Force Majeure: The clause for 2020

Disclaimer: I do not pretend to be an expert on the subject matter. I would refer to myself as a "student" of the subject matter on hand who is providing facts and knitting a story for a better understanding of the topic.




The spread of the Covid19 pandemic has brought our economic gears to a screeching halt. Every function throughout the supply chain has suffered. More than half of the world's population is currently under lockdown. A sharp decline in consumption has wreaked havoc to a number of industrial sectors, financial markets, and trade. Non-availability of workers has disrupted the business as usual. This has brought a lot of pressure on firms in regard to their contractual obligations. The criticality of timely completion is explicitly emphasized in a contract. In times of crisis where the locus of control is beyond the limits of the contractor, the clause of "force majeure" has been constantly visited. Although a useful tool in hedging the risks against events out of control, it does not have a straightforward interpretation & implementation and is unique to the context of the issue.


Force majeure is derived from the French which translates to "superior force". It is a common clause used to excuse the parties of the contract from the liabilities or obligations as defined in the scope of work provided the event is beyond the control of the parties. The clause does not include situations wherein the liability as generated in the course of implementation of the project is a result of negligence or mistakes causing problems in performing the obligations of the party in the contract, a result of regular and natural external forces, and in circumstances wherein it is explicitly mentioned in the contract.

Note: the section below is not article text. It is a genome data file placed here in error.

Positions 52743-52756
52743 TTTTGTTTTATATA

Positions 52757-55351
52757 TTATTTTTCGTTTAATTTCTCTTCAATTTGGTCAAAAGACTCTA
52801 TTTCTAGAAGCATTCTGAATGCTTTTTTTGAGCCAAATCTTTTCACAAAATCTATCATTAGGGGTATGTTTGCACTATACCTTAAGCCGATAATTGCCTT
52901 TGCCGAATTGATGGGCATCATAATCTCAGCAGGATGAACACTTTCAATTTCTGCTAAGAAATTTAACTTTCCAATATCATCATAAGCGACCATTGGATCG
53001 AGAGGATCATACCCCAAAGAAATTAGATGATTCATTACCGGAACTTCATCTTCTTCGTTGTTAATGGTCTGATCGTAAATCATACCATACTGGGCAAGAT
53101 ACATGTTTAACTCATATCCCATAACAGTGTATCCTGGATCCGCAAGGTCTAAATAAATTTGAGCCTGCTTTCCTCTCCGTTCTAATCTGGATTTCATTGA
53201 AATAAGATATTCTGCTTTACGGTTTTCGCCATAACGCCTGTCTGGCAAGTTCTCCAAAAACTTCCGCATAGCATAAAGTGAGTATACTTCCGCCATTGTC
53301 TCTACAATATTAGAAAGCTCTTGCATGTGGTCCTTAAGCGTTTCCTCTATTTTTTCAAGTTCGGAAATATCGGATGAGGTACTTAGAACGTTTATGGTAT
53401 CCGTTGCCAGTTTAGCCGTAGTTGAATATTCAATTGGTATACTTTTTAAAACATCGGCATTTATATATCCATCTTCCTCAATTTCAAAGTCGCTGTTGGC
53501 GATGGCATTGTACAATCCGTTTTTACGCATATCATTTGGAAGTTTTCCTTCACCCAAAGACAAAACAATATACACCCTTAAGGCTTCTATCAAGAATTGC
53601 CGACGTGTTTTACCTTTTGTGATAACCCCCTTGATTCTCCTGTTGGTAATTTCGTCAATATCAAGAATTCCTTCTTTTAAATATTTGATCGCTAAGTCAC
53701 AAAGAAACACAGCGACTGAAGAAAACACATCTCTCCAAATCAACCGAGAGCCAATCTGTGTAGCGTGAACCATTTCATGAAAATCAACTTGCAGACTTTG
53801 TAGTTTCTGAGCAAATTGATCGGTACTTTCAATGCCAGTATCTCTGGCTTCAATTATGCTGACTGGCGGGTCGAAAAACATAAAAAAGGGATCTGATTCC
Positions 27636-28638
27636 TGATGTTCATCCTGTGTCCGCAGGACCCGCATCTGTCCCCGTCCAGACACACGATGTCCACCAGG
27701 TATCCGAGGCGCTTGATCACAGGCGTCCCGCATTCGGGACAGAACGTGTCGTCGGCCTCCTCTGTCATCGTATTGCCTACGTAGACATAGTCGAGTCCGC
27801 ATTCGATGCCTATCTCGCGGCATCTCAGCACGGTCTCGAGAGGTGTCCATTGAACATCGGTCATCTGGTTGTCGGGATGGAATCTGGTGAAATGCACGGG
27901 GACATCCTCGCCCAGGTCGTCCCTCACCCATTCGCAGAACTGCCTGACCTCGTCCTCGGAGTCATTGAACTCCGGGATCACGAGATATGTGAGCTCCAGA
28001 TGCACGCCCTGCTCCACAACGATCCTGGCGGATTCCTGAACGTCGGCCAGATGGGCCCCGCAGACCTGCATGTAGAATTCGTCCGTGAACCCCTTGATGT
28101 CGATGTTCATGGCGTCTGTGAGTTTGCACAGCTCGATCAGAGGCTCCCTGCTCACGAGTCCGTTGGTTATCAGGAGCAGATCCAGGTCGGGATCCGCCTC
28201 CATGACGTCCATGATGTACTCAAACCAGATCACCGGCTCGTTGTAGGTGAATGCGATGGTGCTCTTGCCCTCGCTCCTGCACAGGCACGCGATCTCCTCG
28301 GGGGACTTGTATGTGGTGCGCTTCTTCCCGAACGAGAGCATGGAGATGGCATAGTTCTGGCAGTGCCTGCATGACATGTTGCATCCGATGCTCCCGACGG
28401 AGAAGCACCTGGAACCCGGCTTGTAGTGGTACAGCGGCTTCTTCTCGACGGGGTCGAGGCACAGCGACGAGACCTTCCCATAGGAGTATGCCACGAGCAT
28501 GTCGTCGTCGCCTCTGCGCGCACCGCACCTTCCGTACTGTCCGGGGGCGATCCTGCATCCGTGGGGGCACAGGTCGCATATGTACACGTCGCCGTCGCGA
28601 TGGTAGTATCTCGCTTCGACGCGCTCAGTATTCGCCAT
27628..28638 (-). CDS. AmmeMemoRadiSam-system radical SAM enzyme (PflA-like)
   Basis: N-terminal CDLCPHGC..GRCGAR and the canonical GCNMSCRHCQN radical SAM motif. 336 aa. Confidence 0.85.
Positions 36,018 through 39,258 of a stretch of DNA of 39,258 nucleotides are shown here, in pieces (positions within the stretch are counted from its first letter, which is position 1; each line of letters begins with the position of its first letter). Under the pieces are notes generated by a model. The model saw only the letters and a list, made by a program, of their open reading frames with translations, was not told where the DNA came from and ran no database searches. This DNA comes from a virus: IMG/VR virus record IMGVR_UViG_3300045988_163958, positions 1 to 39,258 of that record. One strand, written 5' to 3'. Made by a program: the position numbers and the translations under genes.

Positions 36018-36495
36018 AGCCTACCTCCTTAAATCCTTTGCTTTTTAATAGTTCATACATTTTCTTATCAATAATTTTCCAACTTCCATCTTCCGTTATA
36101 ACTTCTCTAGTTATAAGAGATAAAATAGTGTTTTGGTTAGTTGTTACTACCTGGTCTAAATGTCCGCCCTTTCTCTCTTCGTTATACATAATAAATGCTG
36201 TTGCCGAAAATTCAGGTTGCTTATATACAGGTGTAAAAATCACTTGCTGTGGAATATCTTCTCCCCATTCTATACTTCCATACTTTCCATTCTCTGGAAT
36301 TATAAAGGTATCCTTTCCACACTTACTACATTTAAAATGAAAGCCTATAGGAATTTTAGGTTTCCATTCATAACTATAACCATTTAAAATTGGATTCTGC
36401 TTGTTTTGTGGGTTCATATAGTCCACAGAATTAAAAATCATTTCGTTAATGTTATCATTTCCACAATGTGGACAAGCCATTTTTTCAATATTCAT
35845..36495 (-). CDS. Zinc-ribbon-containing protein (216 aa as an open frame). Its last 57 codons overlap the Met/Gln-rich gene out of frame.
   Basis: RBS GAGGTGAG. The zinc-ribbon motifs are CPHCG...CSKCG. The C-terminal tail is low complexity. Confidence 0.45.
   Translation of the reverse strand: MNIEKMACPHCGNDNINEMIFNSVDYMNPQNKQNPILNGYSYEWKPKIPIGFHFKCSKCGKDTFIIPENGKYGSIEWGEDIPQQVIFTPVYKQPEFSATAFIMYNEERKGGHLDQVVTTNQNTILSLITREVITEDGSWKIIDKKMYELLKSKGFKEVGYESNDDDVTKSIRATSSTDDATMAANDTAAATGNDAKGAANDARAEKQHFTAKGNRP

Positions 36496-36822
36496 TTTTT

In order to correctly interpret the force majeure clauses in the context of the contract, it is critical to understand the underlying legal system from which it derives the interpretation. There are three major types of legal systems practiced across the world: Civil law, Common law, and Theocratic law. For all practical purposes, we will understand the distinction between civil law and common law.


  1. Civil law originates from Roman law. It is a codified system of law and there is a written constitution based on the specific codes documenting the basic rights and duties. In the perspective of the contract, several provisions of the contract are implied into the contract. This means fewer provisions are set out and any inadequacies can be remedied by operation of law. They are usually smaller in size compared to contracts under the common law system. It is prevalent in France, Germany, Spain, Portugal, and countries in South America

  2. Common law: In this form of system, doctrines, and rules are developed over time by the judges and form the bedrock of legal precedents in the future. It is derived from Britain and will be prevalent in commonwealth countries like India and the USA. It is necessary for the common law contracts to explicitly mention the contract provisions and fewer provisions are implied. The contracts under the common law system are longer than the contract under the civil law system.

Force majeure clauses for civil law systems are defined depending on the law of land. In France, it has to pass the three tests of externality (event caused by external stimulus), unpredictability (cannot be foreseen), and irresistibility (unpreventable events). Force majeure clauses for common law systems are based on the explicit mention in the contract. It is emphasized that the clause can be activated only when there is a real presence of physical or material restraint. the clause cannot be activated in fear or apprehension of those physical and material restraints. The essence of the clause is not to suspend the obligations entirely but to delay the deadlines to accommodate the uncontrollable event. The basis of force majeure can be derived from the doctrine of "frustration". A change in circumstances makes the performance of the contract an impossibility. Frustration and Impossibility can be used interchangeably.